Solange Ledwith Essay

Solange Ledwith Essay

Solange Ledwith
Spring 2010 Fellow

When you look really really closely at surfaces, what lies beneath or within them is motion. Change, movement, transformation — whatever you might call it — characterizes the essence of things. The repeated gestures of change that constitute the passage of time are experienced as permanent and solid. These observations are drawn from the work of Solange Ledwith, a Spring 2010 Resident Fellow at the Creative Glass Center of America.

Making art is the “only way I can make sense of the world,” says Ledwith. In glass blowing, “I like the rhythm, pattern, sweating; the perfection of glass. I love the airiness, the delicacy of it.” She has perfected the dance-like economy of gesture required to make near identical containers. Her functional designs contrasting generous curves with straight lines and well-defined right angles fuse Scandinavian simplicity with off-hand Venetian glass blowing techniques. Producing them involves a sequence of perfectly internalized movements.

In 2007 Ledwith made a short video that documented this precision. She overlaid three filmed records of herself: (1) blowing glass with an assistant; (2) miming the action of blowing glass without an assistant or glass; (3) miming her motions without glassblowing tools. In the three films, her gestures were so similar, so precise that she had to offset the films in time for the viewer to perceive that three images were superimposed. By calling this film “Lathe,” Ledwith defines the role of the artist as the center point around which work takes shape.

“Muscle memory” just feels right to Ledwith. She is “obsessed with body mechanics and rhythms.” When she gets into the flow of glass making she finds, “I can’t stop. I just go and go. I can’t sleep. Then, I crash.” This feeling is cogently enacted in her video “9 Hour Cup” in which she works a single gather of glass for 9 hours ending up with a smallish cylinder heavily peppered with bubbles.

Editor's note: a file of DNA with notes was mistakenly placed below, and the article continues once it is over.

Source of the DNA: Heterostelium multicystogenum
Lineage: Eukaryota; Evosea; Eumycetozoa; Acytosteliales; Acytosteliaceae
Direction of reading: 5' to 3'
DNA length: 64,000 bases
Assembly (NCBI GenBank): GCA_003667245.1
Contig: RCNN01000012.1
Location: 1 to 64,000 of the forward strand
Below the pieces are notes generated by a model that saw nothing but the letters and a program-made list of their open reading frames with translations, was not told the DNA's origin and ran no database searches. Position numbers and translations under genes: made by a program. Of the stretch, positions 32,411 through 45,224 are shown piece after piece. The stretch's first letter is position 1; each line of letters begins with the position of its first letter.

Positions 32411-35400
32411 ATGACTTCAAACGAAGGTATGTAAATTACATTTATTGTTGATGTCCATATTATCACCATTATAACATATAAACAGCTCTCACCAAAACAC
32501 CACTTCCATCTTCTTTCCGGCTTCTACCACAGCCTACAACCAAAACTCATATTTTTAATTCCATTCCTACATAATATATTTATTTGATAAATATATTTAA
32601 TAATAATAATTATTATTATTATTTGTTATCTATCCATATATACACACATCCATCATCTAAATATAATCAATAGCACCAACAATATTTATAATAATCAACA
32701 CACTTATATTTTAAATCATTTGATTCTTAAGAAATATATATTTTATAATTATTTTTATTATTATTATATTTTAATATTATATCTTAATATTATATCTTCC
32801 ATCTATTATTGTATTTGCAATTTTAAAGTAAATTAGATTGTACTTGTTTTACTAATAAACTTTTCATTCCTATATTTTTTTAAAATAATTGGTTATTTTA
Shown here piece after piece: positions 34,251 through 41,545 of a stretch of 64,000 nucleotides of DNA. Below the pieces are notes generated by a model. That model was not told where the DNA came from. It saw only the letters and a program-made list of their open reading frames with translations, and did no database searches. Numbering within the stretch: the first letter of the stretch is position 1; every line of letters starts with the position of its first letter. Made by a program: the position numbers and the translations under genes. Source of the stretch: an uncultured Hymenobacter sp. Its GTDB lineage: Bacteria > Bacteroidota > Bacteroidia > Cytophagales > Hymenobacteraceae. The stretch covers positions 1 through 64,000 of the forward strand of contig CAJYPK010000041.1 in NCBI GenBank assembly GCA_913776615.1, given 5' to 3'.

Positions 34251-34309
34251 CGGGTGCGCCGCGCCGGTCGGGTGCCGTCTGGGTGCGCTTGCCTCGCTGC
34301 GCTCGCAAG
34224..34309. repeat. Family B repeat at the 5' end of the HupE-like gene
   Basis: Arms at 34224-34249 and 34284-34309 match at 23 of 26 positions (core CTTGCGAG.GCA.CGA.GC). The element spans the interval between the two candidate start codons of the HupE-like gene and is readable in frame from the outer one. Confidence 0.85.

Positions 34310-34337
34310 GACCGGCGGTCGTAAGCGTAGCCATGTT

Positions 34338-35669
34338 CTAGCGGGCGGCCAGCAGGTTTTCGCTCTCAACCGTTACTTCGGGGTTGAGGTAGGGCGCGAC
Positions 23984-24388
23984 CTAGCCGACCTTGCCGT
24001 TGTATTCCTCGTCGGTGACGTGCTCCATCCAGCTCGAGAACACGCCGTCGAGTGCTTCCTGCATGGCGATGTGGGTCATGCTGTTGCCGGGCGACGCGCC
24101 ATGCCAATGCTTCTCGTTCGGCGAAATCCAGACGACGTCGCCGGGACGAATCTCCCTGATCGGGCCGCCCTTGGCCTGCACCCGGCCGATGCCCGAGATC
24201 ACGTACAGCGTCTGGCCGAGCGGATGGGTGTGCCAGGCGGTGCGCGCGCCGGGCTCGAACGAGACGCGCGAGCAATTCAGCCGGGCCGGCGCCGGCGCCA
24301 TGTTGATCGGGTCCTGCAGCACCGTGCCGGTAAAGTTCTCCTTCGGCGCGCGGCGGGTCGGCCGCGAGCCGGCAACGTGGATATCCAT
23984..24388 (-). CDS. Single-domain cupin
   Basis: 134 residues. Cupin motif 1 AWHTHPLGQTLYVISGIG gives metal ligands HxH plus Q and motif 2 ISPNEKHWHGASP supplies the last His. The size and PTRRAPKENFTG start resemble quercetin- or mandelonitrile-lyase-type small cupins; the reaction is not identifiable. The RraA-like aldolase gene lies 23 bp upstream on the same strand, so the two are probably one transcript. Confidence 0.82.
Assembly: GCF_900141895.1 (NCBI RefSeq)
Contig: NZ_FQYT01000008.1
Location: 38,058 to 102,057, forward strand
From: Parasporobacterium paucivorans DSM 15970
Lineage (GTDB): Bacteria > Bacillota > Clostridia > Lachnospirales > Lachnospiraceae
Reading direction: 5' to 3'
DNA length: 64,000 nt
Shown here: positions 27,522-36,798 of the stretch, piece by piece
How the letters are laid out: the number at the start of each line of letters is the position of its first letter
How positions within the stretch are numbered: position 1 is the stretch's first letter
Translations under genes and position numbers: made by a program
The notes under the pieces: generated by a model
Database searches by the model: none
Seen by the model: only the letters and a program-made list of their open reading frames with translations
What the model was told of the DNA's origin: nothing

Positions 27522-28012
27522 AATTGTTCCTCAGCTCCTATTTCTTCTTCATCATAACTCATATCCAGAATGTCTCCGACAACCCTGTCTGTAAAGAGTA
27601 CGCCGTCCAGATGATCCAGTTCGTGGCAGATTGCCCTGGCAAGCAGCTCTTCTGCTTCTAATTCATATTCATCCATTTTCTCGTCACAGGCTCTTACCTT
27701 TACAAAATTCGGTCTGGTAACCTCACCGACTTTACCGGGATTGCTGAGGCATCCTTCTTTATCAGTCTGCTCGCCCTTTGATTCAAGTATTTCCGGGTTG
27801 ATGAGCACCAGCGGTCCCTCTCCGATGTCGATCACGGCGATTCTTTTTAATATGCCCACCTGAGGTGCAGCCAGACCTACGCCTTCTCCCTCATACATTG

In some video pieces she places a person in “an impossible environment” of molten glass. In a 2007 event the body of her collaborating performer Alan Iwamura is covered with wet newspapers and then slowly wrapped with threads of hot glass, mimicking the way a glass vessel can be ornamented. As the performance progresses, the fluid glass drapes and drips from Iwamura’s extend arms and around his torso like streams of quickly solidifying honey.The fragile icicle-like threads quickly chill and shatter. The ubiquitous roaring breath of the furnace in the glass studio is an audio element announcing that “something is moving and manifesting the intangible into the tangible.”

Ledwith makes a different representation of shifting realities by projecting film onto many layered suspended leaf-like bits of glass or onto layered sheets of frosted glass. In these pieces she introduces an atmospheric, unpredictable spatial dimension into the viewer’s experience. “The screens themselves have a separate voice from the piece (the film) but they empower it.” Light itself becomes complicit in illusion.

Ultra-thin cellophane glass fascinates Ledwith with its paradoxical un-glasslike flexibility. She used it in the 2006 video “Shed” in which hot glass appears to come out of a bathtub faucet immersing the bather

(see link at the end of the essay). She has also used sheets of cellophane glass to replace most of the cloth in items of clothing that she reduced to a grid of fabric. This engagement with something that seems to be a fixed surface but isn’t is also part of Ledwith;s continuing interest in print materials, their bold assumption of importance is belied by an ultimate ephemerality. In the hot glass video with Iwamura, the day’s “breaking news” is visible in the wet newspapers that protect his body from the heat. Under the slow build up of glass, the camera records the mutability of “facts” that wrap and insulate the self from a dangerously raw experience of time.